One of the most surprising, and beautiful qualities of Christian life is the stubborn cultural authenticity contained in the Bible. God has always operated in space and time, speaking in a local context.In Jesus he put on the limitations of human life out in the villages, died on the cross for our sin, and was restored to his unlimited place in the sky. Jesus’ suffering showed us God’s character every bit as much as the words of the prophets.
Without community…we tend toward deterioration. I see plenty of stories unfold like this: A person goes through an earthquake-to-the-worldview change, like accepting God’s grace, or (to a lesser degree) a first dip in a foreign culture, or a statistic on how many young people get trafficked every year. His jaw hangs slack, he frantically blogs and shouts to the world, his heart pounds with what must be a lifelong conviction, and he proclaims, “I will never be the same!”Then he goes home.
…What is assumed in this entire discussion in Love Wins is that the human will is free, autonomous, and able to choose between alternatives. The discussion assumes that the will is not fallen, that it needs no salvation, that it doesn’t even need help. It assumes that human beings are unbiased moral agents who stand above the fray and make independent decisions about the most important matters.
I met Jan on the trolley in Amsterdam. I was making my daily trek to the Internet Café to connect with friends and family back at home. As I looked at the passing canals, my eyes came to rest on Jan, standing near me. He was looking around and looking dejected. I felt a nudge from the Holy Spirit to talk to him.I said something like “Such a beautiful city.”He asked if I was just visiting. I told him I was in Amsterdam for a conference sponsored by Billy Graham at the main hall in town.
Safety has become one of the major gods of our time. Everyone is familiar with the philosophy of “Safety first!” and we do everything we possibly can to keep safety the priority. It has even become one of the major drivers (if not sometimes the main one) in our decision-making processes. There is big business in selling the many products that promise us safety. A person now needs a home alarm system, car alarms, a cell phone and insurance on everything, all to “protect” ourselves.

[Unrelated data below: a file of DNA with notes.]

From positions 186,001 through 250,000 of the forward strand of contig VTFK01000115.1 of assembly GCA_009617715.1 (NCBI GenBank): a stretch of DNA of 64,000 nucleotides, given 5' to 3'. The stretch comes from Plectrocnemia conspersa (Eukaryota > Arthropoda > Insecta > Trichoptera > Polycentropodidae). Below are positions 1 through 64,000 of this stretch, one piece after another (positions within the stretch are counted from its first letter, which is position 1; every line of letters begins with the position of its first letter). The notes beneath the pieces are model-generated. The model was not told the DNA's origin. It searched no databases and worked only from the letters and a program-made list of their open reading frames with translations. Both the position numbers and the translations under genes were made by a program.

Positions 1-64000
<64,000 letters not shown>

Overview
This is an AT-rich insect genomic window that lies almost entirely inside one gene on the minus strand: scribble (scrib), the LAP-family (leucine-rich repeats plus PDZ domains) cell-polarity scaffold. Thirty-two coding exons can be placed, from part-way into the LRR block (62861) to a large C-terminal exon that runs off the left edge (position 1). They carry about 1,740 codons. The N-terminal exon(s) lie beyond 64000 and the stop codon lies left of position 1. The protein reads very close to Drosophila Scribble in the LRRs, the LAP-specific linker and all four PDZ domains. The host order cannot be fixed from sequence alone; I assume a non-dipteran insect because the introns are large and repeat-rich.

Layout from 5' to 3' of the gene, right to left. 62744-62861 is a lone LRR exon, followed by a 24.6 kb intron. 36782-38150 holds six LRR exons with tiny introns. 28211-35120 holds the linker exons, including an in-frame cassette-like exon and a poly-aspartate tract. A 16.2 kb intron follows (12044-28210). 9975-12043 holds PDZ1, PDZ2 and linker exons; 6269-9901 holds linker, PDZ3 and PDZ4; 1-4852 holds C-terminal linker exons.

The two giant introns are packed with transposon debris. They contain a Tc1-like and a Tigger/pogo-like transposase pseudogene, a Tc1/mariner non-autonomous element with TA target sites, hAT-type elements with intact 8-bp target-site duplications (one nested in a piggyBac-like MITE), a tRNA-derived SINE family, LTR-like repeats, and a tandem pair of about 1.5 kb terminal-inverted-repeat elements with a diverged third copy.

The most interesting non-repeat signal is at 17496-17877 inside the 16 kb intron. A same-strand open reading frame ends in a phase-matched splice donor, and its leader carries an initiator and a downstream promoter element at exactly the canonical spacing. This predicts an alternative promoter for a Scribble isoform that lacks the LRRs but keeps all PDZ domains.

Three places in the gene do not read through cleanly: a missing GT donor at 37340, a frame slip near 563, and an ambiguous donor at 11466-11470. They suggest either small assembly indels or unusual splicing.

Steven C. Roy
“This biblical teaching about success in the eyes of God is very good news for us. At first glance, this may seem like a strange statement. After all, faithfulness to God is an incredibly challenging criterion of success. It probes deeply into our hearts. Our culture may content itself in defining success in terms of external things—money and possessions, status and popularity, power and influence, appearance and beauty—but Jesus defined success in terms of the heart. So how is this good news? After all, who among us is always faithful to God?
Gordon T. Smith
The greatest threats to vocational thinking are three classical temptations, which essentially manifest themselves in some for[m] of the temptations Jesus faced in the desert at the beginning of his public life and ministry (Lk 4:1-13): the desire for power, the desire for material security and comfort, and the desire for fame or prestige. It is all too easy for us to make vocational choices rooted in or motivated by these powerful and subtle temptations; it is easy to rationalize our choices around each of them.
Jamie Arpin-Ricci, C.J.
Rather than an affirmation of poverty in his words “Blessed are the poor”, Jesus is exposing the dangers of wealth and privilege. This is a critical distinction because many passionate Christians are romanticizing poverty as they move toward lives of service to the poor. By doing so they equate their “sacrifices” with noble gestures of love and self-denial for the sake of the poor whom they have come to save. In so doing, while embracing a form of external poverty, they fail to grasp humility and contrition on the other side of the spectrum.
Can one be both “Christian” and “gay” at the same time? Well, I suppose that depends on how you define the terms. If “Christian” means I trust Jesus alone to bring me into right relationship with God and if “gay” means I experience sexual attraction and romantic feelings toward people of the same sex, then I qualify as a gay Christian. At one point I chose to be a Christian, and over a period of time, I discovered I’m gay.